Thursday, December 3, 2009

Apotex Shortages Explained

Good Morning.

I woke up this morning to rain. Not snow. I guess that's okay for this time of year.

First guy that walks into the pharmacy was looking for his Oxycontin. Sorry, still too early. And tomorrow will also be too early. See you in a few weeks.

Funny how when there was a shortage of pharmacists a few years ago, the media didn't cover it like they cover the doctor shortage, eh?

Seriously, I know we're not preceived as more important, but why not at least give us some recognition for what we do for the public.

In other news, I spoke with a rep from Apotex yesterday about all the drug shortages that pharmacies all over Ontario (and probably Canada) have been experiencing. Here is basically what he told me: Apotex applied for approval of it's Canadian facilities to manufacture drugs for sale in the US. The FDA told them to change a bunch of things to get up to their standards (uh, oh). So then the rest of the world decided we want to do what the FDA does. Now, Apotex is going through major process, SOP, and QA adjustments in all of it's plants. For example, they found traces of penicillin in one of the plants that isn't supposed to have penicillin in it (big uh, oh.) And so during this whole process, they have shut down or slowed down manufacturing certain lines or drugs or whatever. End result, pharmacies can't get product they rely on, and patients are suffering.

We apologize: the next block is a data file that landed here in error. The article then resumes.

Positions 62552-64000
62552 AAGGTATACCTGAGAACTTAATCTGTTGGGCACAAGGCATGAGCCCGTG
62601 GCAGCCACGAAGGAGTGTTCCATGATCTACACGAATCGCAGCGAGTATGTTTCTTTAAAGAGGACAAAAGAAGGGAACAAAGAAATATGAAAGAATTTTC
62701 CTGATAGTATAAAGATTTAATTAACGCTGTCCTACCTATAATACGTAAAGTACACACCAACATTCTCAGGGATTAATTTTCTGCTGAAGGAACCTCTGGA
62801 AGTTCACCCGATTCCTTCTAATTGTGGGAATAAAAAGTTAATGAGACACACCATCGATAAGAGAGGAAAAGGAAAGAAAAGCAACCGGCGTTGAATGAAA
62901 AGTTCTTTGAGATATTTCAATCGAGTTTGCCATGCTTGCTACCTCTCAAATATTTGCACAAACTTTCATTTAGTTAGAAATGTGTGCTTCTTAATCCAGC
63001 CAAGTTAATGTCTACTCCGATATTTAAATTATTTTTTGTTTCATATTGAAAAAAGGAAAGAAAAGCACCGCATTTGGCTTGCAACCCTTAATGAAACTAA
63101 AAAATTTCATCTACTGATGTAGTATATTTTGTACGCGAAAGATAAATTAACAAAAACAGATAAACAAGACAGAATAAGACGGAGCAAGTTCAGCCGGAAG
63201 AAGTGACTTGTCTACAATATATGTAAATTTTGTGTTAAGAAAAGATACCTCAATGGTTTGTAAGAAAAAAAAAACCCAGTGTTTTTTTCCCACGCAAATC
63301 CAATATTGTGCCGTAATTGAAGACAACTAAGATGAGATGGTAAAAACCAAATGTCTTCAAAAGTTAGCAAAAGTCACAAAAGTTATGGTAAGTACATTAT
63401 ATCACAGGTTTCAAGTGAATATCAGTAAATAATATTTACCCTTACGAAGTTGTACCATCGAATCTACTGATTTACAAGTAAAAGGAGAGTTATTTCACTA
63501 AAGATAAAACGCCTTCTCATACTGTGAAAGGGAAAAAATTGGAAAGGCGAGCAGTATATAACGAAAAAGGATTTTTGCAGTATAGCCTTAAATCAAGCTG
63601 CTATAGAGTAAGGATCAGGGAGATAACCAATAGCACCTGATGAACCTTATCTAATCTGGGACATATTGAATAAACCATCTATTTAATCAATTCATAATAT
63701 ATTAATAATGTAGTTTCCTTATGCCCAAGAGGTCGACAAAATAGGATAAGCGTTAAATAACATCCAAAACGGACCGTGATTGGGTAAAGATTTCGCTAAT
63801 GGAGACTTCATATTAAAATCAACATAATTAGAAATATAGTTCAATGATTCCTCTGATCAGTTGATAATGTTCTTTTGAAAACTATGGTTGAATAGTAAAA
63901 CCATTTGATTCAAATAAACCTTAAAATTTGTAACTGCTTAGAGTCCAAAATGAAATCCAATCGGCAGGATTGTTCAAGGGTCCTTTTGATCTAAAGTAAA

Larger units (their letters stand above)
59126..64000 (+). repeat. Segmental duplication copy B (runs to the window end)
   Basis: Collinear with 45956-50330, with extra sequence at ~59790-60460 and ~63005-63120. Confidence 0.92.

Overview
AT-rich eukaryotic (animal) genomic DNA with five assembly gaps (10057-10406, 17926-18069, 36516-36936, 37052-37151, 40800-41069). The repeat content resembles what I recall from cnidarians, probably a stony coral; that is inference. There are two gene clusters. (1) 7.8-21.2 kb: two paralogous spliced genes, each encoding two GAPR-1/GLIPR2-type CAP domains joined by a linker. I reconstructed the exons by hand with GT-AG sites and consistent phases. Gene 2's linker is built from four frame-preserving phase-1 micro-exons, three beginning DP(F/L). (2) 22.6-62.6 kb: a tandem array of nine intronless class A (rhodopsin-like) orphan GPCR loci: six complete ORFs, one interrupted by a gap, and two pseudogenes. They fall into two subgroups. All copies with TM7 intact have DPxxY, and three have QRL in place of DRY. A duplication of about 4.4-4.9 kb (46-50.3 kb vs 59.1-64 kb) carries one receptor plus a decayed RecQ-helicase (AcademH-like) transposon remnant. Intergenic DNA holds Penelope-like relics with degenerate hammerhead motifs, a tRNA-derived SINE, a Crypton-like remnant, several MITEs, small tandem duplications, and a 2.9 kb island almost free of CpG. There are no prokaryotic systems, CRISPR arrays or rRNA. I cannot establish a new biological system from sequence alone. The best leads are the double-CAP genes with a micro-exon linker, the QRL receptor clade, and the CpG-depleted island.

That's all I've got on that. I guess this is good for all the other generic companies.

What else is happening in the world of health today? There's been some talk about increased incidence of infection in ICU's. They're saying infections in half of the world's ICUs!!? I have a good friend who is an ICU doctor. His nick name in Univeristy was "filthy". Coincidence?

I also got some good gossip on where various people in the industry are today (ie, job changes, etc). But, I'll save that for another day.

4 comments:

  1. Manufacturer shortages can be a real pain, but I always remind myself that we enjoy a relatively uninterrupted supply of quality pharmaceutials in North America. Not so in many parts of the world. We do tend to take it for granted.

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